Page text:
Ahead of his time, technology historian and urban philosopher Lewis Mumford (1895-1990) grasped the paradoxes of modern life and the long term pitfalls of the urban evolution he witnessed in the 1950s and 1960s. I stumbled across some great quotes of his today:
- Forget the damned motor car and build the cities for lovers and friends.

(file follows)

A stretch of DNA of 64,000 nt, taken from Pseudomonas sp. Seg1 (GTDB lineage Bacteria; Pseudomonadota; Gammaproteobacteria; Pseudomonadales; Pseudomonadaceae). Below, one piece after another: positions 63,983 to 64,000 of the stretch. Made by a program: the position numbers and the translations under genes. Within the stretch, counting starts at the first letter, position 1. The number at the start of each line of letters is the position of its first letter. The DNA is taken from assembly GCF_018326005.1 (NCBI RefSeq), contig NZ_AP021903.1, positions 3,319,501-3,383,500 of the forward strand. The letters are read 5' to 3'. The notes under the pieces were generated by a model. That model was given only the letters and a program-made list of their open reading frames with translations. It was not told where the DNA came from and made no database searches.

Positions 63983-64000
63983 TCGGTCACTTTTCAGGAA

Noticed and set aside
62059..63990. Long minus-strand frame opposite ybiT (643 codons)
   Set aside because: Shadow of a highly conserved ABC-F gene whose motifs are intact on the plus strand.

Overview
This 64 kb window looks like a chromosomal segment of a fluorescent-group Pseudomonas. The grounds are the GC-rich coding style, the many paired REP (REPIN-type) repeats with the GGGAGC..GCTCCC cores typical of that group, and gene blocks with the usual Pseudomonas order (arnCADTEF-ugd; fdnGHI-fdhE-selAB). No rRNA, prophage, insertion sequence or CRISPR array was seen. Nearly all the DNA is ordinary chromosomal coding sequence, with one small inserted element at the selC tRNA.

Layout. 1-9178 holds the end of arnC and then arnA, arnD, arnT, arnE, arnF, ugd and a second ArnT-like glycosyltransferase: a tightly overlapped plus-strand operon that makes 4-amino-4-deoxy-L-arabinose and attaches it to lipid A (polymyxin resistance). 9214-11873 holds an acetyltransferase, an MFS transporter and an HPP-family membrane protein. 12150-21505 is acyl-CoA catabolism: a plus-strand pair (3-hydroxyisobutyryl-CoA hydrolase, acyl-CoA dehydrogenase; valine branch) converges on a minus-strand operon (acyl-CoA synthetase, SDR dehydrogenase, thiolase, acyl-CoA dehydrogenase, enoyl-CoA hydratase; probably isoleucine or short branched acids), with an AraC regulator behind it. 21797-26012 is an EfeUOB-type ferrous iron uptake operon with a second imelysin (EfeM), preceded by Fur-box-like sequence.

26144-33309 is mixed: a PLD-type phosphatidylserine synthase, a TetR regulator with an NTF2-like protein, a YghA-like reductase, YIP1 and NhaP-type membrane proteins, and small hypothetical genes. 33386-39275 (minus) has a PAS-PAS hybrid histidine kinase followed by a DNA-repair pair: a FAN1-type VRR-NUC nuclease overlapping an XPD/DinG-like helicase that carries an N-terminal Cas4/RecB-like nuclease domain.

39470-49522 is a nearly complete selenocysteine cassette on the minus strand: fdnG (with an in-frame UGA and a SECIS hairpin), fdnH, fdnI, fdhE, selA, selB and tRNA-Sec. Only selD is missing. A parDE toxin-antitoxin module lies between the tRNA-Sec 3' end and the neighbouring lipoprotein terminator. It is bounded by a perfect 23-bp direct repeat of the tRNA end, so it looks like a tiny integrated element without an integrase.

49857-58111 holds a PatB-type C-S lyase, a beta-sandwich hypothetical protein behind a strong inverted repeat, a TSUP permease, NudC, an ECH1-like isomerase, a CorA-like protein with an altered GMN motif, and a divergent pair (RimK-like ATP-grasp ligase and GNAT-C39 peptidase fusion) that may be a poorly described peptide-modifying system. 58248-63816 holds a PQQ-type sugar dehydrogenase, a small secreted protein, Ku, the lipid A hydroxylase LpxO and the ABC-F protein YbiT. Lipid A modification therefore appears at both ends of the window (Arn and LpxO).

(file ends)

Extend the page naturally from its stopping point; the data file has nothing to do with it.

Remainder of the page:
- Restore human legs as a means of travel. Pedestrians rely on food for fuel and need no special parking facilities.
- The chief function of the city is to convert power into form, energy into culture, dead matter into the living symbols of art, biological reproduction into social creativity.
- New York is the perfect model of a city, not the model of a perfect city.
- Our national flower is the concrete cloverleaf. (my favorite)
Much of Mumford’s work is timeless and a treat to read. Similar to the work of Jane Jacobs, perhaps more applicable now than when he wrote.